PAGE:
Dystopia has arrived early! For many years I've worried that, one day, Pepsi will commission "scientific studies" telling us that sugar intake has nothing to do with diabetes, and that they'll be able to teach that in public schools by giving said schools enough money. But here's something even worse: Scholastic InSchool Marketing lets corporations design curricula so kids can "learn" about their products in school. Coal companies, for example, design a "curriculum" for kids about coal without telling them anything about, you know, pollution. This kind of crap reaches over 60,000 classrooms, so says Scholastic. And the punchline? Scholastic gets paid for it, and schools pay Scholastic, so schools don't even save money! Public interest groups are already fighting this madness, to the point where Scholastic has agreed to stop selling the "United States of Energy" program promoting coal, but we need to shame Scholastic more. So change.org helps you tell Scholastic to end their corporate propaganda program. Scholastic has a rep, you know -- I can't tell you how many books I got from them when I was a youngster -- and it's a rep they'd probably like to keep.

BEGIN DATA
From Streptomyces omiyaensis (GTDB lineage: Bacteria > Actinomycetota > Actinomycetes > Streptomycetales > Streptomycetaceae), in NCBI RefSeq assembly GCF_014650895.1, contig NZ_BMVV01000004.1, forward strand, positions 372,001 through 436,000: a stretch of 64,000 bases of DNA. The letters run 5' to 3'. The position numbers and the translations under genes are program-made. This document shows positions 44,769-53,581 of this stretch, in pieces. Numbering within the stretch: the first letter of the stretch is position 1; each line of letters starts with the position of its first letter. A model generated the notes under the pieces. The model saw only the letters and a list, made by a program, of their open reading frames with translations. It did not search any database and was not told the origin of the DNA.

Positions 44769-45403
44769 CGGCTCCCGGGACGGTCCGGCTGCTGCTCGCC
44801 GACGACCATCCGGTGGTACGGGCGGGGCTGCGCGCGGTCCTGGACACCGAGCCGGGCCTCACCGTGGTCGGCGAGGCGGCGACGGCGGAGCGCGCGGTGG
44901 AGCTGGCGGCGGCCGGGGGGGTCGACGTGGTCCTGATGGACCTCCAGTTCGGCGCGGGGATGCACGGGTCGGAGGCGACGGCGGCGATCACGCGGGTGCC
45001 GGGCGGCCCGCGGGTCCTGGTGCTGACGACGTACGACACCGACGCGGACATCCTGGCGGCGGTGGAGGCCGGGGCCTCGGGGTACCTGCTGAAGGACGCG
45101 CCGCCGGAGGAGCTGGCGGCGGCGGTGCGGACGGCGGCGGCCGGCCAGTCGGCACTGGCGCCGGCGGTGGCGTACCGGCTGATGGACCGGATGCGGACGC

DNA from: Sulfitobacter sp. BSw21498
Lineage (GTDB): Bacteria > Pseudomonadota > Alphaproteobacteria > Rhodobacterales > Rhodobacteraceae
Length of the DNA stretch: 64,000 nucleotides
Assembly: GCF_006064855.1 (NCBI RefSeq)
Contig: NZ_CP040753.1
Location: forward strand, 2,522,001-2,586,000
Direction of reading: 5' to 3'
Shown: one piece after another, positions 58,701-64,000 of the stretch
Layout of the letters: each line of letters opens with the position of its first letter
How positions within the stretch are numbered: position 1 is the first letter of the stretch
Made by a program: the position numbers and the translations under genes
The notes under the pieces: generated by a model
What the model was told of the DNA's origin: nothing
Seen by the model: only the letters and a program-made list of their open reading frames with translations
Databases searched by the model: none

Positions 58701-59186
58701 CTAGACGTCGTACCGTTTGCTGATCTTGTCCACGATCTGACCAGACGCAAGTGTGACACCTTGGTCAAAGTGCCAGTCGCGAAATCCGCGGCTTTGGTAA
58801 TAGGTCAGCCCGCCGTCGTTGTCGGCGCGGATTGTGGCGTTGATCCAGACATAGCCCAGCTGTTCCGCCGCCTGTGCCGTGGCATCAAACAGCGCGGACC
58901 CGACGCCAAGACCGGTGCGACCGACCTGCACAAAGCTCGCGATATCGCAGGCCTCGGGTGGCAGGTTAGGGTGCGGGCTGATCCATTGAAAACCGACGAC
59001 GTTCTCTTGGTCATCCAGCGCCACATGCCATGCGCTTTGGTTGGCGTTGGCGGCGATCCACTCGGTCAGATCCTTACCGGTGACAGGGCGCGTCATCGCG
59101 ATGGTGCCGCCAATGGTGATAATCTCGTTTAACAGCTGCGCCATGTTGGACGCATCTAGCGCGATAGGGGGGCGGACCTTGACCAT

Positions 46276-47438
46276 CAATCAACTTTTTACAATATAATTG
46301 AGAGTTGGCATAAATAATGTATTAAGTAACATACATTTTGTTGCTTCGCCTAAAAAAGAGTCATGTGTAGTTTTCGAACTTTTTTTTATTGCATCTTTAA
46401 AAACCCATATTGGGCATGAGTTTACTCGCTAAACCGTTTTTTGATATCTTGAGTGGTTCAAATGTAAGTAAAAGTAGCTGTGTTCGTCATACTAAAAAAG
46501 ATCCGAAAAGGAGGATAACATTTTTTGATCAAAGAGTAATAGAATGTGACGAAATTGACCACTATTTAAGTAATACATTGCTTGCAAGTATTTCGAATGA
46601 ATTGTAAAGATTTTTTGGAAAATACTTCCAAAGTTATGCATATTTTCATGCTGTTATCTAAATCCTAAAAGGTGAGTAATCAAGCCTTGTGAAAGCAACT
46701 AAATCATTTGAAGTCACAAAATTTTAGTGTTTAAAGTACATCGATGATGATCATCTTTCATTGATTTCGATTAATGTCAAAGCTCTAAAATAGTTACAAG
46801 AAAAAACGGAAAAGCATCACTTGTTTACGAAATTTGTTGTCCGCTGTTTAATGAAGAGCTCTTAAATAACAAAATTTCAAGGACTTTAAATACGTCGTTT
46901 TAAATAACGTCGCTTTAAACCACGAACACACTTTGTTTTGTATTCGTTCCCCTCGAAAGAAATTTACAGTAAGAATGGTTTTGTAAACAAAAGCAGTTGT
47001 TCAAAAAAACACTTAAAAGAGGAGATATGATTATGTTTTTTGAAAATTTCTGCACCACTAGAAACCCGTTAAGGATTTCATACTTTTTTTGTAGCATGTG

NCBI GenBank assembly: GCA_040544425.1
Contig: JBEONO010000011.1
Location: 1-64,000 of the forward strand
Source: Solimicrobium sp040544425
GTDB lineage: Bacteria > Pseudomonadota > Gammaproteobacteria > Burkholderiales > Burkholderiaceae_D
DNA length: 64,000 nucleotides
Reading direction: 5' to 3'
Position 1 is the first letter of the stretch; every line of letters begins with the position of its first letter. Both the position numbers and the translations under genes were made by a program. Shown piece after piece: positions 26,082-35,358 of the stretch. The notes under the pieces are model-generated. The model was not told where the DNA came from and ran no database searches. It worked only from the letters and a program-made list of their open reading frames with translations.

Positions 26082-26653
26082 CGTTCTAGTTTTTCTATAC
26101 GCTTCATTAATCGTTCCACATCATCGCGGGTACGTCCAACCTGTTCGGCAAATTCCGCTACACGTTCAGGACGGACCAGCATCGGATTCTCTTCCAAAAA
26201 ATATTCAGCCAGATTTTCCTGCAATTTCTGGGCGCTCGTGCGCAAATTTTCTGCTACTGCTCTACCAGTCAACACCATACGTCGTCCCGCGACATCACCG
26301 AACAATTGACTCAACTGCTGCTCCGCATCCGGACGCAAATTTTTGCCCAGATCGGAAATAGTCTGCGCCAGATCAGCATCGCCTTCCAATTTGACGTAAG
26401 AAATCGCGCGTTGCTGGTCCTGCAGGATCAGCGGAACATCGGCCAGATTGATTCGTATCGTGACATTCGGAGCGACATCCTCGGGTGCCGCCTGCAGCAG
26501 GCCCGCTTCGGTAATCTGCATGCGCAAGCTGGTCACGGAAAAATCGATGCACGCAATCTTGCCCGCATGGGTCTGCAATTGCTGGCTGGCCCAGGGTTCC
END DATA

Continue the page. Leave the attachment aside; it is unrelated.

Meanwhile, the Sierra Club helps you tell President Obama to jack up fuel efficiency and emissions standards. Perhaps you're saying to yourself, self, didn't we just raise fuel efficiency and emissions standards? Yes, we did, under the authority of the Clean Air Act Amendments of 1990. But this law requires our government to phase in standards over time, and the EPA and the National Transportation Health and Safety Administration (NHTSA) are already discussing what standards they'll begin implementing six years from now. The Sierra Club helps you advocate for cars that a) average 60 mpg by 2025 and b) cut climate change-related pollution by 6% per year. Given that a) we already have cars that get 60 mpg and b) electric cars have advanced considerably in recent years, I don't think either one of these goals is outlandish. Car manufacturers will tell you differently, but they know better, too. And if you know better, you ought to do better.
Finally, if you're in the Philadelphia area, the EPA will hold a hearing on their proposed mercury/arsenic air pollution rules this coming Tuesday, May 24th, at the Westin Hotel on 99 S. 17th St., from 9 am to 8 pm. (No, you don't have to be there the whole day; you can attend at any time.) You may RSVP with either CREDO or Penn Environment; both organizations will help educate you further on the issue at hand. Also, you may want to refer to the first paragraph of this post, as well as the fourth paragraph of this one. Try to make this if you can, even if it's only for a short time -- after all, the coal industry will be putting as many of their flacks in the room as they can.